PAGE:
During senior year, universities may ask you to provide mid-year grades, sometimes called a "mid-year report," in January. This is a regular part of the college application process, even if a student has already been admitted. Colleges want to see what - and how well - your child is doing during their senior year.
How Do I Prepare a Mid-Year Report?
The mid-year report came as a complete surprise to me when I was homeschooling. I had never before provided semester grades: only end of the year grades. I spoke to the four colleges we had been admitted to and explained the situation. Remember that your goal is to give colleges what they ask for, unless it conflicts with your beliefs. When you are easygoing and agreeable, they are more likely to have positive feelings about your child's college application. When requested by a college or the Common App, resubmit your homeschool transcript with some sort of indication about mid-year grades.
Carefully follow the mid-year reporting directions provided by the university. If you use the Common App, there is a space to provide the mid-year report. If you know your child has earned an A, give them an A. It's acceptable to estimate mid-year grades. That said, there are many ways to note mid-year grades in a college application, and it all depends on how you homeschool and how you grade. There is no one "correct" way to do it.
On your transcript, instead of a grade you can say "S," and make a note that "S indicates satisfactory progress through the first semester." You would not need to recalculate GPA.
You could indicate the grade thus far, with an asterisk (3.0* or B*) and in your notes section of the transcript say "* Class is in process, grade provided is a mid-year estimate not included in GPA."
You could say IP for the grade, and in the notes say "IP indicates class in progress. Grades are calculated and provided yearly."
You could provide your child's grade in each class (4.0 or A) and adjust the credit value and recalculate the GPA.
Semester Classes on the Homeschool Transcript
If the student has finished a semester-long class in December, include the final grade on the homeschool transcript. Include the final grade and credit into the GPA. Dual enrollment classes that are completed would also be included.
If you are beginning a semester-long class in the midwinter, then you include the class title on the transcript. In place of the grade, indicate "IP" (for "In Progress"). Include the credit value expected on the transcript, but don't include the credit or grade in GPA calculations.
Mid-Year Grades From Other Schools
If your child is taking dual enrollment classes, you will need to have the dual enrollment community college or university submit their final grades for the quarter or semester, and send those transcripts to the colleges your child has applied to. There may be a small fee. You can include those completed college courses on your homeschool transcript, as well.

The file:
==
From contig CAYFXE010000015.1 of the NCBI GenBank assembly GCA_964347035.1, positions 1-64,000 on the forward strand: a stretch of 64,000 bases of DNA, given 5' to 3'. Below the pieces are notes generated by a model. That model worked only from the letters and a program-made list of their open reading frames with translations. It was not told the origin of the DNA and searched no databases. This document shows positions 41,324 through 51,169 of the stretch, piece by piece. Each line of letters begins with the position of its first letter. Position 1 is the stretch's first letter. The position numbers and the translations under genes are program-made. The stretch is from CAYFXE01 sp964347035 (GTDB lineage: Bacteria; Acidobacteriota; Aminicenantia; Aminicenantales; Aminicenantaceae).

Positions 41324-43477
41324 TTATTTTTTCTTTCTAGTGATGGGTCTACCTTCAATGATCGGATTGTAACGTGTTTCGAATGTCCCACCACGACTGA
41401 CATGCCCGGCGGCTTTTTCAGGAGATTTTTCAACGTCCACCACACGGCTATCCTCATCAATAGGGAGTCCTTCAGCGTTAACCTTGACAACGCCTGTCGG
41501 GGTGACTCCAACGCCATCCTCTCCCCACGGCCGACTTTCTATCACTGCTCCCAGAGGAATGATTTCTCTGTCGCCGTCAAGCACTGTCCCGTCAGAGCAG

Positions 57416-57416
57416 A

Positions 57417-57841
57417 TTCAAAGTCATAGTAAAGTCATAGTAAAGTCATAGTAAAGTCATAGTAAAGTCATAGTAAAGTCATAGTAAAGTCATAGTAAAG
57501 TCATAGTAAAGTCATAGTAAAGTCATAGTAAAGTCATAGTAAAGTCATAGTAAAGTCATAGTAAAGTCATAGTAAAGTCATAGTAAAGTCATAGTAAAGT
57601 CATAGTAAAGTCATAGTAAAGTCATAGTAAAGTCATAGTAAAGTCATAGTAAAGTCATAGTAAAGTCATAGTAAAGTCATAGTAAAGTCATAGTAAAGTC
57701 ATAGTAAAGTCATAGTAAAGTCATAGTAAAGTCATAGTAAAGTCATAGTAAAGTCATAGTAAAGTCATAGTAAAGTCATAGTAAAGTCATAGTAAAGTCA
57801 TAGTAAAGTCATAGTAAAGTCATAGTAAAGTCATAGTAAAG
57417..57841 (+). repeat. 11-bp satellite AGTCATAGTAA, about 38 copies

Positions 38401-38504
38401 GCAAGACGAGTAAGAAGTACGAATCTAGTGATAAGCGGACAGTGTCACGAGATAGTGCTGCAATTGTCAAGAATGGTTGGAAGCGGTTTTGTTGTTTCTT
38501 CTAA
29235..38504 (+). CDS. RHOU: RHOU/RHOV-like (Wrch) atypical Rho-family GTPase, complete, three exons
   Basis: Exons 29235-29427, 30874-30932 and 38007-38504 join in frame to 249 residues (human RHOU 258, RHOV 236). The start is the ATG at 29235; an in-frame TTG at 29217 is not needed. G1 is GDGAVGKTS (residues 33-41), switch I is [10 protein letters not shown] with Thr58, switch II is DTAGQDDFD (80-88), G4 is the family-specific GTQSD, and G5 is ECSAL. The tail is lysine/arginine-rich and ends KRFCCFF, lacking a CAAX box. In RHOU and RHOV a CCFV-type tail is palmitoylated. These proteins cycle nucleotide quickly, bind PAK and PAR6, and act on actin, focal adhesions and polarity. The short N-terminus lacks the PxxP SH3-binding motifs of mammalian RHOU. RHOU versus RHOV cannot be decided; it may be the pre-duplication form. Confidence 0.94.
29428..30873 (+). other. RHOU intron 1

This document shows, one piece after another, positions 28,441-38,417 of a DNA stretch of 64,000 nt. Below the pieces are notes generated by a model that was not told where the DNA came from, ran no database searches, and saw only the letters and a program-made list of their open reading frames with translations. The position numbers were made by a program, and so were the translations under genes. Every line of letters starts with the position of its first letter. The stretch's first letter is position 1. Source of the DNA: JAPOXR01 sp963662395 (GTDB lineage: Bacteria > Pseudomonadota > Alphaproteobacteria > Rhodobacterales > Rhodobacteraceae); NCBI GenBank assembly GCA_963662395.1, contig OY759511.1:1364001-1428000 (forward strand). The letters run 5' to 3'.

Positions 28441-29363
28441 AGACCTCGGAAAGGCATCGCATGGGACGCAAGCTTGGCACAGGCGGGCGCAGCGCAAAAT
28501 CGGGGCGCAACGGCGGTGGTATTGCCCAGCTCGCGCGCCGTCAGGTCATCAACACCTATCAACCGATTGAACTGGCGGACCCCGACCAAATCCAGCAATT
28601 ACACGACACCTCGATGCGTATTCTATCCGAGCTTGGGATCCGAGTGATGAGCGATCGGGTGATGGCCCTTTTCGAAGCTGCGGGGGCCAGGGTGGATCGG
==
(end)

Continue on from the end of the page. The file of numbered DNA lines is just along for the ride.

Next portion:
If your child is taking classes at a public or private school that provides a transcript, then that school must also send a transcript with mid-year grades to the colleges your child has applied to.
Grades from homeschool co-ops or online classes that do not provide a transcript are the responsibility of the homeschool parent.
Mid-Year Report Demonstrates Progress
The mid-year report is intended to demonstrate progress, rather than senioritis or slacking off. As part of the mid-year reporting, you could choose to submit an updated homeschool transcript, a summary sheet, and any new information in the updated activity list. A cover letter might show the summary progress, listing each class, the current percentile grade or current grade in the class, and the updated cumulative GPA. Add any new awards and honors and new awards in progress. If taking classes outside the home, some parents will include mid-year reports provided by the homeschool coop teacher of those classes.
Final Report for College Application
When senior year is finished, this process should be repeated with the final report. That homeschool transcript will include all final grades, graduation date finalized, and the total GPA for all of high school.
Plan to Celebrate Your Graduate
Winter of senior year is the time to start seriously considering graduation and how you will celebrate. Your plan for graduation takes forethought, not just for the culminating graduation ceremony, but also to ensure your child has accomplished everything you want them to before leaving the nest. My book Graduate Your Homeschooler in Style: Make Your Homeschool Graduation Memorable will help you master the details of graduation ceremonies and mementos, party ideas, senior year essentials, packing for college, and what to do when homeschooling is finished.
This book is part of the Coffee Break Books series. Designed especially for parents who don't want to spend hours reading, it includes easy-to-digest information, perfect to read over a cup of coffee at your favorite coffee shop. Never overwhelming, always accessible and manageable, each book in the series will give parents the tools they need to tackle the tasks of homeschooling high school, one warm sip at a time.